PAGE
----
Pakistan’s Isolation a Win for Indian Diplomacy: Opinion

Newly-appointed Pakistani Foreign Minister Shah Mahmood Qureshi addresses the media on his first day at the Foreign Ministry in Islamabad on August 20, 2018. (Photo by FAROOQ NAEEM/AFP/Getty Images)

(by Raj Narayan)

A week has passed since India’s decision to break the status quo on Kashmir and the 24-hour news cycle refuses to let go of the momentous events leading up to Home Minister Amit Shah’s speech in the Rajya Sabha. Amidst all the brouhaha, another Indian minister has silently worked his way through the diplomatic channels to isolate Pakistan over Kashmir.

Over the past six days, External Affairs Minister S Jaishankar easily replaced his bureaucratic hat with a ministerial hat while jetting around the world and keeping the global narrative around Kashmir limited to New Delhi’s statement that the abrogation of Article 370 was an internal matter of the country.

True, there was a bit of a twist in the tale concerning Washington where a senior White House official refuted New Delhi’s claim of having given a heads-up to the Trump administration about its decision to remove special status on Kashmir. That the matter barely made it to a single news cycle last Wednesday is a credit to our country’s diplomatic corps.

Because barely 24 hours later, US State Department Spokesperson Morgan Ortagus “clarified” that there was no change in Washington’s policy on Kashmir and reiterated that it was indeed a bilateral issue between India and Pakistan. In the process, Trump’s gaffe over offering mediation on the Kashmir issue also got swept under the carpet.

However, a bigger feather on Jaishankar’s cap was his meeting with Chinese Foreign Minister Wang Yi who might have made the right noises over Kashmir to placate its all-weather friend Pakistan, but followed it up by announcing a slew of new initiatives to strengthen Sino-Indian cooperation including an expansion of facilities for Kailash Mansarovar pilgrims.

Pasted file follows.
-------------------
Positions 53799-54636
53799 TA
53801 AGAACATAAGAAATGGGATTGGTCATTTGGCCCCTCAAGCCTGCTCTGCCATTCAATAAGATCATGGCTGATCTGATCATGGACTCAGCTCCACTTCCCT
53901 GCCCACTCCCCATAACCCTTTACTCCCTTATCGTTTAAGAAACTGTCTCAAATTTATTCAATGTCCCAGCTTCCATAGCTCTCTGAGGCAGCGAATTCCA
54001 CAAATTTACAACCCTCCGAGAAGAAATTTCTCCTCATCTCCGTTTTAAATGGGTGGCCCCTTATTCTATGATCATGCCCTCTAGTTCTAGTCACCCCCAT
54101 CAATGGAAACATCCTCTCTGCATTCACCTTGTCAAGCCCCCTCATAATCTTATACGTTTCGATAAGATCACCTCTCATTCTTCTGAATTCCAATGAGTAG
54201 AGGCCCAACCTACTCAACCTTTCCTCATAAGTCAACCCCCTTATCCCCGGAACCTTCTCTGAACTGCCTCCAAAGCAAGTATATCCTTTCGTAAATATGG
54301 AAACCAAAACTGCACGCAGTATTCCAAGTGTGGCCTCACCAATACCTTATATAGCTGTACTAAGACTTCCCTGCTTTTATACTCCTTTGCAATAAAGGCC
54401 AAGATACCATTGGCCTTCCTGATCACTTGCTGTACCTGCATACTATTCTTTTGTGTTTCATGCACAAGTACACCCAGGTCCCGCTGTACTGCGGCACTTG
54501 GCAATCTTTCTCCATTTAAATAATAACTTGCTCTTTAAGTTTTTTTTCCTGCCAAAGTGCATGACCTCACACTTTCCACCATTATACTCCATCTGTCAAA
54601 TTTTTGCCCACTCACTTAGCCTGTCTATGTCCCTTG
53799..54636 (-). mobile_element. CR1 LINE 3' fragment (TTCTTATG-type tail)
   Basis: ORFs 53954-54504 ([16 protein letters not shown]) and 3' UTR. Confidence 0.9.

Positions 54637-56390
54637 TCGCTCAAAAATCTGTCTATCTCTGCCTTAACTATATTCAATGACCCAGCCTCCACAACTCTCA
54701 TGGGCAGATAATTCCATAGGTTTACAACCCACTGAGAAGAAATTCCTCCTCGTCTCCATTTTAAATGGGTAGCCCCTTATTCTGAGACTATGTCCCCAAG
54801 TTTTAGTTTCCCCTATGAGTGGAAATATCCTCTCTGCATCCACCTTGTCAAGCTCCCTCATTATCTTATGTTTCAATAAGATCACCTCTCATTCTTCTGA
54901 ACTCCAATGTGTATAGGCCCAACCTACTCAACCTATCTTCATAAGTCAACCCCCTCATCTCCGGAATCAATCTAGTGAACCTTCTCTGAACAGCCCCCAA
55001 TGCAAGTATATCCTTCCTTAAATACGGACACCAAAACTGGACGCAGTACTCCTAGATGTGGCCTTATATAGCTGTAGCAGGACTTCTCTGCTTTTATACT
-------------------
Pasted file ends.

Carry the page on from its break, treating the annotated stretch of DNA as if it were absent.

The two countries not only made the right noises about de-escalating any border tensions through enhanced communications and confidence building measures, they also announced as many as 100 activities that would be organized to strengthen people-to-people ties. Once again, Jaishankar put his personal ties with Beijing, established during his ambassadorship, to good use.

Showcasing his diplomatic acumen, the External Affairs Minister preceded his visit to China with diplomatic efforts to get Russia on India’s side. Late last week, a foreign ministry statement from Moscow unequivocally backed New Delhi’s stance of Kashmir being an internal issue and reminded both countries to resist from aggravating the situation:

“We proceed from the fact that the chances associated with the change in the status of the state of Jammu and Kashmir and its division into two union territories are carried out within the framework of the Constitution of the Republic of India and hope that the parties involved will not allow a new aggravation of the situation as a result of the decisions.”

So, where does all of this leave Pakistan? These words of Foreign Minister Shah Mahmood Qureshi their status in a nutshell: “Let the people of Pakistan and Kashmir be aware that nobody out there (at the UN Security Council) is waiting for you, nor are they waiting for your invitation.” It may be recalled that last week the UNSC snubbed Islamabad’s demand for a debate over Kashmir and the involvement of the Security Council. Instead, Secretary General Antonio Guterres referred to the Shimla Accord of 1972 that rejects any third-party mediation in the Kashmir valley.

In fact, Qureshi obliquely referred to the economic interests of some of the countries that left Pakistan in the lurch, suggesting that no nation wants to forgo the one-billion-dollar market and suggested that the realignment towards New Delhi was real. “We talk about Ummah (Muslim countries) and Islam but those who are the safeguards of Muslim nations have invested in India. They have their interests there,” he added in an obvious reference to Saudi Aramco’s 15-billion-dollar deal with Reliance Industries.

Though Pakistan may yet attempt to internationalise Kashmir through the UN, it stands very little chance of finding support at the Security Council with the US, France and Britain obviously endorsing India’s stand, and Russia and China possibly preferring to wait and watch, given the lure of the Indian market for technology and consumer goods.

It is about time Pakistan realized that future wars will be fought on economics, and the only way to battle New Delhi would be to spend less on defence and more on industry and infrastructure.